- Area: Congress, Budget
- Organization/Initiative: GHI, USAID, MCC, State Dept., The Global Fund, HHS, DoD, CDC
- Issue/Condition: Tuberculosis, HIV/AIDS, Nutrition/Food Security, Water, Family Planning/Reproductive Health, Maternal & Child Health, Malaria, Neglected Tropical Diseases (NTDs), Pandemic Influenza
The resolution highlights health related impacts associated with the lack of safe drinking water and adequate sanitation facilities around the world and declares March 11, 2011 as “World Plumbing Day”.
The stated purpose of the proposed bill is “(1) to enable first-time access to safe water and sanitation, on a sustainable basis, for 100,000,000 people in high priority countries . . . within 6 years of the date of enactment of this Act through direct funding, development activities, and partnerships; and (2) to enhance the capacity of the United States Government to fully implement the Senator Paul Simon Water for the Poor Act of 2005.” Among other things, the proposed bill would create water related positions at both the U.S. Agency for International Development (USAID) and the State Department and authorizes specific water and sanitation related activities aimed at fulfilling the goals of the bill.
In a statement prior to a vote on a United Nations (UN) resolution designating water as a human right, U.S. Deputy Representative to ECOSOC John Sammis stated that “the United States is deeply committed to finding solutions to our world’s water challenges . . . [and] we support the goal of universal access to safe drinking water,” but that the U.S. would be abstaining from the vote due to concerns about the proposed language of the resolution.
The Congressional Research Service (CRS) released a report titled “Global Access to Clean Drinking Water and Sanitation: U.S. and International Programs.” According to the summary “[t]his report addresses congressional efforts to address limited access to clean drinking water and sanitation, outlines related programs implemented by USAID and MCC, and analyzes issues related to U.S. and international drinking water and sanitation programs that the 112th Congress might consider.”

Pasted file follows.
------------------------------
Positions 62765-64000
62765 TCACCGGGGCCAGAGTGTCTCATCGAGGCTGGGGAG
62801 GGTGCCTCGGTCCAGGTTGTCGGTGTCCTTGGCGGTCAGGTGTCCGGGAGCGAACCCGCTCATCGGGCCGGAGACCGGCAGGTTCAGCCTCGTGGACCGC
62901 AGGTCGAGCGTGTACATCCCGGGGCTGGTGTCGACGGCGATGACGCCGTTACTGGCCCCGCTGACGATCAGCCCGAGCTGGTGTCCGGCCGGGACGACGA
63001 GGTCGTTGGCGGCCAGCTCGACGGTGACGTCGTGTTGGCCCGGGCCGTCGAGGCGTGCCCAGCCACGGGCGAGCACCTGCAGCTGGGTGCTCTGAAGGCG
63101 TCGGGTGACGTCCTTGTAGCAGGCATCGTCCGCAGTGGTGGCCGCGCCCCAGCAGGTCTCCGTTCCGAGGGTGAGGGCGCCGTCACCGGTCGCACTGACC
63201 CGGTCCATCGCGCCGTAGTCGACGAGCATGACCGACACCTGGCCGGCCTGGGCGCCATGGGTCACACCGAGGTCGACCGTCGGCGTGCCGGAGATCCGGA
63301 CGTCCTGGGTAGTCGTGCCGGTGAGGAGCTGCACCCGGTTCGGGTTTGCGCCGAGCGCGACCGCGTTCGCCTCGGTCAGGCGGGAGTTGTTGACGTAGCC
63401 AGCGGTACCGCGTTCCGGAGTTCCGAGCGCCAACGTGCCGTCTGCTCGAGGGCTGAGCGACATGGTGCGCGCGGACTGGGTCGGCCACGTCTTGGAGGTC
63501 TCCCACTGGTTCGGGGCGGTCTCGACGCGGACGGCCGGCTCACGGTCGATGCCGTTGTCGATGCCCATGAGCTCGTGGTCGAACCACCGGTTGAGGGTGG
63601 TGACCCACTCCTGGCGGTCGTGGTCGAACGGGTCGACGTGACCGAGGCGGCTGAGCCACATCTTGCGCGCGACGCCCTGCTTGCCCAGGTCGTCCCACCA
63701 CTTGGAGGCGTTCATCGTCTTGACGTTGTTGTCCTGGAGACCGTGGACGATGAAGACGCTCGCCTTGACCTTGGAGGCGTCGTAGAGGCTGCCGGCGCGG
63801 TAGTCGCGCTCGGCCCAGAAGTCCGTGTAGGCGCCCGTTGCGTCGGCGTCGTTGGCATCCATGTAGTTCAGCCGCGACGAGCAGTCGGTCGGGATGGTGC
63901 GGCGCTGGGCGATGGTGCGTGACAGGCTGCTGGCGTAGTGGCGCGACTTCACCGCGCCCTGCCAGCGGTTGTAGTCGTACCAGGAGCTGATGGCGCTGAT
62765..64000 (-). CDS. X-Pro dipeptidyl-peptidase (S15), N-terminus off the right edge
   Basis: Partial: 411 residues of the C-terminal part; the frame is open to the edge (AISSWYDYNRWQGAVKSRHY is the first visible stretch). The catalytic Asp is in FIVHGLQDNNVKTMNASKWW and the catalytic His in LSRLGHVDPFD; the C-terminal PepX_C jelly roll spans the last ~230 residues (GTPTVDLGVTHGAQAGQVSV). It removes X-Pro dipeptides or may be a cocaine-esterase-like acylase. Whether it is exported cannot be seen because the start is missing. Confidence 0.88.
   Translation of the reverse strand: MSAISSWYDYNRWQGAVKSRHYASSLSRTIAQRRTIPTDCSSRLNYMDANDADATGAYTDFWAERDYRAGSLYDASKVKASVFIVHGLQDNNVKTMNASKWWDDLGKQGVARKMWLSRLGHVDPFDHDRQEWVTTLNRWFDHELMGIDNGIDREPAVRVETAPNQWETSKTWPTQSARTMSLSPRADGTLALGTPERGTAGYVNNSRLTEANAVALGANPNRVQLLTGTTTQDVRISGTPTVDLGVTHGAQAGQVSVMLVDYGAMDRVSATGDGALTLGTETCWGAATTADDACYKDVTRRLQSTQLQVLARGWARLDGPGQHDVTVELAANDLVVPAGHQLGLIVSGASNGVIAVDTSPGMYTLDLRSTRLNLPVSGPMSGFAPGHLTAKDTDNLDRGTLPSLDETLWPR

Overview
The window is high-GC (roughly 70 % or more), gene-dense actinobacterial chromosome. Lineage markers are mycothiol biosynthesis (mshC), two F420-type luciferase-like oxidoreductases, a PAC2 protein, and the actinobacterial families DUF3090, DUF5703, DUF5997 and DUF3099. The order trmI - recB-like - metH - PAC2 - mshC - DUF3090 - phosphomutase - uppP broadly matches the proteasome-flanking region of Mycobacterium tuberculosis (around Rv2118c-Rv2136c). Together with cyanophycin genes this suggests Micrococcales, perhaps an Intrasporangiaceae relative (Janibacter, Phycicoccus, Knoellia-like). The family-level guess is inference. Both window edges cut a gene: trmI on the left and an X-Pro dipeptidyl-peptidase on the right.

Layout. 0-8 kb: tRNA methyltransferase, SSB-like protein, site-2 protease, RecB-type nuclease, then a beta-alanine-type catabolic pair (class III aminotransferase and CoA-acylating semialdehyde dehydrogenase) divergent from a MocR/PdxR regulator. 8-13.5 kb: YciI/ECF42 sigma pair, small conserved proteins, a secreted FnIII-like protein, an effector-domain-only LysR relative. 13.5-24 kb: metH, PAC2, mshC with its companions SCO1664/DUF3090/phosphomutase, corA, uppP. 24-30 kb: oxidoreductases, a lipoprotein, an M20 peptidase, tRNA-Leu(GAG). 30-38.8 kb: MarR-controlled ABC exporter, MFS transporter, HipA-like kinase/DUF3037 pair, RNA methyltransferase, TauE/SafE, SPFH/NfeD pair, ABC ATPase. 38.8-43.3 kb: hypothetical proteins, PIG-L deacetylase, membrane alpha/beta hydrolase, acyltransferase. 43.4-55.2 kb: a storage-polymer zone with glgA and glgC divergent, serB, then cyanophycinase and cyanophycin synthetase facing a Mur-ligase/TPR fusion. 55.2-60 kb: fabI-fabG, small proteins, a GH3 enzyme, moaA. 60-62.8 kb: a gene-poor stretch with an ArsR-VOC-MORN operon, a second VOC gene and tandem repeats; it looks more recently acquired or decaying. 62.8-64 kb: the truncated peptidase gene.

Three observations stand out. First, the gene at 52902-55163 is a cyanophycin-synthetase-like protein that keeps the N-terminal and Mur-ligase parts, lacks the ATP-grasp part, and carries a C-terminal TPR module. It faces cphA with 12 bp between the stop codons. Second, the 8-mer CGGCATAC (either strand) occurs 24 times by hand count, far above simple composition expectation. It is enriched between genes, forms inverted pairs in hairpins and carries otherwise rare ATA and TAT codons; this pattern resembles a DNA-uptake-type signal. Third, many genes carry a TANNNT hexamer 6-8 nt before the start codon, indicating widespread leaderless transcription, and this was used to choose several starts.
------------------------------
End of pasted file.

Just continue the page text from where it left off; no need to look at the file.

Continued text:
The Senate Committee on Foreign Relations approved the “Senator Paul Simon Water for the World Act of 2011” (S. 641). The stated purpose of the bill, which was originally introduced in March of 2011, is “(1) to enable first-time access to safe water and sanitation, on a sustainable basis, for 100,000,000 people in high priority countries . . . within 6 years of the date of enactment of this Act through direct funding, development activities, and partnerships; and (2) to enhance the capacity of the United States Government to fully implement the Senator Paul Simon Water for the Poor Act of 2005.” Among other things, the proposed bill would create water related positions at both the U.S. Agency for International Development (USAID) and the State Department and also authorizes specific water and sanitation related activities.
- Senate Report accompanying the bill (#112-194).
The Senate passed by voice vote the “International Protecting Girls by Preventing Child Marriage Act of 2011” (S. 414). Originally introduced in February of 2011, the bill states, among other things, that “child marriage undermines United States investments in foreign assistance . . . to reduce maternal and child mortality, reduce maternal illness, halt the transmission of HIV/AIDS [and] prevent gender-based violence.” The bill requires the President to establish a multi-year strategy to prevent child marriage and authorizes the President to implement a variety of foreign assistance programs directed at the needs of girls including “access to water and suitable hygiene facilities . . . [and] access to health care services and proper nutrition for adolescent girls.”
- Senate report accompanying the bill (#112-170).
Representative Russ Carnahan (D-MO, 3rd) introduced the “Global Science Program for Security, Competitiveness, and Diplomacy Act of 2012” (H.R. 6303) in the House. Among other things, the proposed bill would create research competitions at the global, regional, or country specific level with the aim of “address[ing] global challenges such as ocean acidification, nonproliferation, multiple drug resistant diseases, water-borne diseases, development of sustainable renewable energy resources, sanitation, food shortage, and water resources.”